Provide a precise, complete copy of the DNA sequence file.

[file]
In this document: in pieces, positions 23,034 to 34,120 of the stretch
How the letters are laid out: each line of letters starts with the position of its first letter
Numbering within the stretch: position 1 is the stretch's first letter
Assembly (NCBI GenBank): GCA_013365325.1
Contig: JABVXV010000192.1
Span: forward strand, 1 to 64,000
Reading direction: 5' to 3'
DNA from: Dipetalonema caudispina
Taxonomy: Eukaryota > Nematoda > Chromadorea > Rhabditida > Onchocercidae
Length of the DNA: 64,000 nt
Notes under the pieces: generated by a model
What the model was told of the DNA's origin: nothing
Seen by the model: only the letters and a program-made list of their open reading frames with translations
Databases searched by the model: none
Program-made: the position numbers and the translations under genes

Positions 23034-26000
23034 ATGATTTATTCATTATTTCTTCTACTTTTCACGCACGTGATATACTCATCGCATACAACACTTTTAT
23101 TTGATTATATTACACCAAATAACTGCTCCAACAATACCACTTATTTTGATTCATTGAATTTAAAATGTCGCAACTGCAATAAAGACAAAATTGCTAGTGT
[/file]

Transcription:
In this document: in pieces, positions 23,034 to 34,120 of the stretch
How the letters are laid out: each line of letters starts with the position of its first letter
Numbering within the stretch: position 1 is the stretch's first letter
Assembly (NCBI GenBank): GCA_013365325.1
Contig: JABVXV010000192.1
Span: forward strand, 1 to 64,000
Reading direction: 5' to 3'
DNA from: Dipetalonema caudispina
Taxonomy: Eukaryota > Nematoda > Chromadorea > Rhabditida > Onchocercidae
Length of the DNA: 64,000 nt
Notes under the pieces: generated by a model
What the model was told of the DNA's origin: nothing
Seen by the model: only the letters and a program-made list of their open reading frames with translations
Databases searched by the model: none
Program-made: the position numbers and the translations under genes

Positions 23034-26000
23034 ATGATTTATTCATTATTTCTTCTACTTTTCACGCACGTGATATACTCATCGCATACAACACTTTTAT
23101 TTGATTATATTACACCAAATAACTGCTCCAACAATACCACTTATTTTGATTCATTGAATTTAAAATGTCGCAACTGCAATAAAGACAAAATTGCTAGTGT